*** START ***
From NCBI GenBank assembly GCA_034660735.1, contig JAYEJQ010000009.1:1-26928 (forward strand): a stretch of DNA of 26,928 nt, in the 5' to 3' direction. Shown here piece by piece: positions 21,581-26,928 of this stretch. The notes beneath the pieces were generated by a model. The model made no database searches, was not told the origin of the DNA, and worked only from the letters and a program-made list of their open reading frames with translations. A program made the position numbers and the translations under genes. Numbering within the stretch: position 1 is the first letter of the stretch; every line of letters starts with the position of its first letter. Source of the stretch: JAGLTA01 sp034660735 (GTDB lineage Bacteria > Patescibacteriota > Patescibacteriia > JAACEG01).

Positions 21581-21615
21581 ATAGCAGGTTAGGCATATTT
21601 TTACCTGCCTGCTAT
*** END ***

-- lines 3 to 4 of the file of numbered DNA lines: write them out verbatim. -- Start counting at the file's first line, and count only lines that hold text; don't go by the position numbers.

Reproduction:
21581 ATAGCAGGTTAGGCATATTT
21601 TTACCTGCCTGCTAT